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Violent felon is now representing himself in the Waukesha Christmas Parade massacre trial

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Photo by Mark Hoffman-Pool/Getty Images

On November 21, 2021, hundreds took to the streets of Waukesha, Wisconsin, for the city's annual Christmas Parade. The good cheer and wholesome revelry was cut short when a red Ford Escape pulled onto the parade route and powered through the crowd, injuring nearly 50 people.

18 kids were among those badly hurt. Six people were killed, including eight-year-old Jackson Sparks, who had been marching in the parade along with his baseball team. Four of the victims were members of the Dancing Grannies, elderly women known for dancing in parades.

The trial for the individual believed responsible, 41-year-old Darrell Brooks Jr., began on Monday.

Brooks faces six counts of first-degree intentional homicide and 61 counts of felony reckless derangement. Prosecutors have indicated that an overwhelming amount of evidence stacked against him, including over 300 videos of the parade, a witness list 32-pages long, and testimonies from grieving parents, police officers, and FBI agents.

'Playing games'

Last week, Brooks withdrew his insanity/not-guilty plea and filed a motion to represent himself. He didn't offer the court any insight into the motivation behind his decision, stating only, "I have my own reasons why."

Although she warned about "what he's getting into," Waukesha County Circuit Judge Jennifer Dorow ultimately decided on September 28 to permit Brooks to represent himself in court, noting that he was both "competent" and "coherent" enough to do so.

The defense attorneys who Brooks subsequently dismissed, Jeremy Perri and Anna Kees, had "no comment."

Tom Grieve, a Madison-based criminal defense attorney, told the AP, "You have a defendant who feels like he has nothing to lose. He's going to try to make as big a mess as possible and force a fumble by the prosecutors or judge and try to force a mistrial or build an appeal."

Former federal prosecutor Phil Turner expects a breakdown when it comes to the cross-examinations. Turner suggested that "there's going to be an appeal, no matter what."

Seven minutes into the trial, earlier suggestions concerning Brooks' ability to derail proceedings proved true, as the defendant was ejected from the court and sent back to his holding cell for repeatedly interrupting Dorow.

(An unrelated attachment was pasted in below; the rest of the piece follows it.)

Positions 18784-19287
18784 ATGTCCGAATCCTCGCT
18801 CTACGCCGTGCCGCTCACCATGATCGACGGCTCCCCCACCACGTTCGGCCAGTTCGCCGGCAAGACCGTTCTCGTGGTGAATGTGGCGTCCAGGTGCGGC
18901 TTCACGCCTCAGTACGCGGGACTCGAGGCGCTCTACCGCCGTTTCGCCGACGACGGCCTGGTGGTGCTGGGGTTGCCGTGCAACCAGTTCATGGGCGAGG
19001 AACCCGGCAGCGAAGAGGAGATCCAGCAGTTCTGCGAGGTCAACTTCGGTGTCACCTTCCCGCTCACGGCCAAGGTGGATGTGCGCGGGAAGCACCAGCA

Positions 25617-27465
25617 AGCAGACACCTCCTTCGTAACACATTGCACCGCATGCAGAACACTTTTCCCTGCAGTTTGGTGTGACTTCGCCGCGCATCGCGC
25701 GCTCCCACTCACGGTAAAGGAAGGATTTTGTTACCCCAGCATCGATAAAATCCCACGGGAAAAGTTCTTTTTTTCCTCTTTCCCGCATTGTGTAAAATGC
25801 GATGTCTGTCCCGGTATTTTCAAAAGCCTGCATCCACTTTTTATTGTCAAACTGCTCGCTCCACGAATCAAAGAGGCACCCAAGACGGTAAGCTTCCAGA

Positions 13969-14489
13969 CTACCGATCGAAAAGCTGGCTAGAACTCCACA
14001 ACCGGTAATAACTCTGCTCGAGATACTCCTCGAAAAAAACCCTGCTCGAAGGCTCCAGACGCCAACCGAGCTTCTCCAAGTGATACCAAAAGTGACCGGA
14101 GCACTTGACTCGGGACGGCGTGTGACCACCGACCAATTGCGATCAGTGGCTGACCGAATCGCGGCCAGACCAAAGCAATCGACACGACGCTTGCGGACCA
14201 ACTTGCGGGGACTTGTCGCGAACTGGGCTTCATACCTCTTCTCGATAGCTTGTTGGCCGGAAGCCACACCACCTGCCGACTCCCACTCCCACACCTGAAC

The judge told Brooks subsequent interruptions would result in him watching the proceedings from an adjacent courtroom.

Three hours into the trial, the court was on its sixth recess due to Brooks' interruptions.

Brooks repeatedly asserted that he was a "sovereign citizen," refusing to answer Dorow's questions. Dorow characterized this assertion and its implicit rejection of the court's jurisdiction as an "obstructionist tactic."

Brooks also demanded that prosecutors provide "verified proof" that he is an American citizen.

Former Waukesha County District Attorney Paul Bucher suggested that Brooks is delaying the inevitable and keen now just to waste everyone's time. "He's playing games, and I think he enjoys it," said Bucher.

Bucher indicated further that it's "going to be terrible for the victims and the witnesses."

Throughout the process, Brooks has been regarded as a volatile.

In August, Brooks fell asleep, having complained that he was "bored." When he awoke, he yelled at the judge and then tussled with the bailiff.

Last week, Brooks' interruptions were so frequent as to prompt the frustrated judge to adjourn until the next day.

History of violence

Brooks is a convicted sex offender, who, when aged 39, preyed upon a 15-year-old girl. In addition to impregnating the minor, he has a long track record of violent crimes.

Fox 6 reported that in September 1999, Brooks was convicted of substantial battery and intentionally causing bodily harm. Despite a two-year prison sentence, he served three year's probation and only six months in the House of Correction.

In January 2003, he pled guilty to resisting an officer.

In February 2010, he was convicted on a strangulation charge only to serve 90 days in jail.

In 2011, Brooks fled from a police traffic stop and resisted arrest.

In 2020, Brooks was charged with firing a gun at his nephew.

In November 2021, just days before the Waukesha Christmas Parade massacre, Brooks was released on $1,000 bail, having allegedly run over the mother of his child at a Milwaukee gas station.

A BLM-supporter and an advocate for knocking "white ppl [the f***] out," Brooks routinely employed violent rhetoric online.

He claimed in his songs, "yeh we terrorists," and boasted about being a "killer in the city." In addition to writing a song criticizing former President Donald Trump, Brooks repeatedly shared anti-police and anti-Semitic messages.

The massacre

According to the police complaint filed on November 23, 2021, despite numerous attempts by police to stop Brooks, he allegedly increased his speed as he drove into the crowd and over pedestrians.

The complaint alleges that one officer who had been assisting with crowd control observed Brooks' vehicle intentionally moving side to side as it rammed through the crowd, "striking multiple people ... bodies and objects were flying from the area of the vehicle."

One witness said, the vehicle "continued to drive in a zig zag motion ... There was no attempt made by the vehicle to stop, much less slow down."

Another witness stated that it had appeared the suspect drove as with "a direct intent to hit as many parade participants."

He fled the scene, and was captured by police trying to get into a nearby house.

Each of the six murder charges Brooks faces carries a life sentence.

Wisconsin does not have the death penalty.

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